Early Mars may have been more tectonically and volcanically active than previously thought. Evidence of tectonic activity around 4 billion years ago has been provided by 63 new examples of various volcanoes found in a strange region of Mars with strange properties that set it apart from the rest of the Martian highlands.
A team of planetary scientists has discovered that the landscape of the Eridania region of Mars, located in the planet’s southern hemisphere, appears to have been shaped in response to changes occurring in Mars’ crust, rather than from forces originating above or below it. The discovery could influence the search for signs of ancient life on the Red Planet, currently conducted by NASA’s Curiosity and Perseverance rovers.
“The large basins of this region were once home to a system of lakes known as paleolake Eridania, which was about a kilometer deep when the lake was at its greatest extent,” said team member Aster Cowart, a planetary geologist at the Institute for Planetary Science. , Aster Cowart. .with. “Long-lived volcanic vents near abundant water may have fueled hydrothermal systems that could have nurtured life.
“At the very least, these discoveries give us a greater number of places where we can look for evidence of life.”
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Unlike today’s Earth, modern Mars has little or no volcanic or tectonic activity. Furthermore, as about half of the Red Planet’s surface appears to be more than 3.5 billion years old, this suggests that crustal recycling has not happened extensively on Mars.
On Earth, the recycling of the Earth’s crust is driven by plate tectonics when one tectonic plate slides under another, causing surface material to be recycled into the mantle between the Earth’s crust and its molten core.
The team behind this new research studied the morphology and mineralogy of the Eridania region of Mars in the southern hemisphere using data from spacecraft around the Red Planet, including the Mars Global Surveyor, Mars Odyssey and the Mars Reconnaissance Orbiter.
“Several attributes of the Eridania region have attracted special attention for some time,” Cowart added. “Gamma-ray spectroscopy shows that this is a region of the crust with an especially distinct composition, gravitational data shows that it is generally less dense and thicker than the rest of the Martian crust, and magnetic data shows that it is an intensely magnetized. crust.”
They identified 63 examples of volcanism previously discovered in four different types of volcanoes: dome volcanics, stratovolcanoes, pyroclastic shields and caldera complexes.
The team suspects that the Eridania region alone contains hundreds of other examples of volcanic activity that are the remains of episodes of extreme geological activity on Mars about 3.5 billion years ago. They also think that the volcanic variety observed in this region could also be replicated in other regions of the Martian surface.
Tectonic activity gave impetus to early Mars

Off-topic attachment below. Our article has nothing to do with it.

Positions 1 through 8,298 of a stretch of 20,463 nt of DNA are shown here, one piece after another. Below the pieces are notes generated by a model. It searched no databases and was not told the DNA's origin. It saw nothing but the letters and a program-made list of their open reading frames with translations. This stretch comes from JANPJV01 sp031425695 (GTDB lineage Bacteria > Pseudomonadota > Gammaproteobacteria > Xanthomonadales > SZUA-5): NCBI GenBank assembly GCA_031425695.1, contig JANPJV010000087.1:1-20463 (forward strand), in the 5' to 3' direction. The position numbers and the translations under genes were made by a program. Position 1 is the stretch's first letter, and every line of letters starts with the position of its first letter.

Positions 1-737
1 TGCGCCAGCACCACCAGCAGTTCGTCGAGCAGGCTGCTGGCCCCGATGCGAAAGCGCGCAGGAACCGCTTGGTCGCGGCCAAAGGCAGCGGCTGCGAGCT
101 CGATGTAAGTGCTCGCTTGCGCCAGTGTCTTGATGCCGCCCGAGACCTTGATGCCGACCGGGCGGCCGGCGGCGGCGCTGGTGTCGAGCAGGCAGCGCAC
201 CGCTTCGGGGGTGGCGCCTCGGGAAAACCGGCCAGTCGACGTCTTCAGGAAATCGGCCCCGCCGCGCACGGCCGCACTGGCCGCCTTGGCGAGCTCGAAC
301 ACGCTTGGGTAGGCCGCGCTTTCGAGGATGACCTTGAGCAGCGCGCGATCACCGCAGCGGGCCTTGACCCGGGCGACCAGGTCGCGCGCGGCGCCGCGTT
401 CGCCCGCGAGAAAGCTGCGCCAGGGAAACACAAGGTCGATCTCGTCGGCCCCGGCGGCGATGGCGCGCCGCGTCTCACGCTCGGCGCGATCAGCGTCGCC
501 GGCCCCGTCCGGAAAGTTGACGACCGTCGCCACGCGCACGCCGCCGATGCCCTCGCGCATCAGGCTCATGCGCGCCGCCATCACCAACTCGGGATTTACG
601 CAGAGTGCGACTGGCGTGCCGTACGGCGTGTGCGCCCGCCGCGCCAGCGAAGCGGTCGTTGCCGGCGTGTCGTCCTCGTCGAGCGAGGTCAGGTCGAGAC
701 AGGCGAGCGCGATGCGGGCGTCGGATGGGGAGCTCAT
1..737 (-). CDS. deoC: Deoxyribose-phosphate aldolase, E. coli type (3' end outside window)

The type of geological activity observed on Mars through these observations is vertical tectonics, in which the land moves upward, causing uplift and subsidence. This was a precursor to the full plate tectonics we see on Earth today.
Cowart said the changes in the Earth’s crust behind these newly discovered volcanic features are analogous to a step Earth took on its own evolutionary path toward plate tectonics more than 2.5 billion years ago.
“Before the development of plate tectonics, it was difficult to recycle crust back into the mantle because the composition of the crust was more uniform, the crust was more rigid, and it was buoyant relative to the mantle,” Cowart continued. “However, the slow incorporation of water into the deeper levels of the crust began to cause mineral transformations that made the deep crust denser.”
Cowart explained that once enough of Earth’s lower crust underwent these mineral transformations, it began to sag into the mantle, a process known as “sagduction.” This pushed water-rich minerals that formed near Earth’s surface deeper into its crust, where they helped form floating magmas. The buoyancy of these magmas caused other regions of the crust to rise.
This resulted in a landscape dominated by large basins where the crust was sagging, mountain ranges where the crust rose, and volcanic rocks with a composition richer in silica than rocks from mantle sources.
“This is exactly what we see in the Eridania region,” Cowart said. “It’s really exciting to see a landscape so strongly shaped by pre-plate tectonic processes. Much of what we know about these processes on Earth is pieced together from heavily eroded ancient rocks that bear some degree of overprint from later plate tectonic activity. or where they occur in modern environments and are influenced by plate tectonic dynamics.”
This newly discovered geology of Mars could not only offer an opportunity to study a period of Earth’s past that is not accessible in our planet’s geological record, but it could also help determine how life arose on our planet.
This is because the processes behind these features may be analogous to origins of life scenarios that show living things emerging around porous hydrothermal vents, places where heated, mineral-laden seawater poured from cracks in the ocean crust. .
“It’s simply astonishing to think about the scale of activity in this region. Mars has a tendency to do everything on a grand scale, and to see a landscape almost the size of Europe or Arabia shaped by an interrelated set of tectonic processes in this amount of detail they are incredible”, concluded Cowart. “Seeing a Martian landscape
shaped by these processes and preserved in stasis offers us a great opportunity to investigate the evolution of the planetary landscape in a more detailed way.
The team’s research was published on Monday (12 February) in the journal Nature.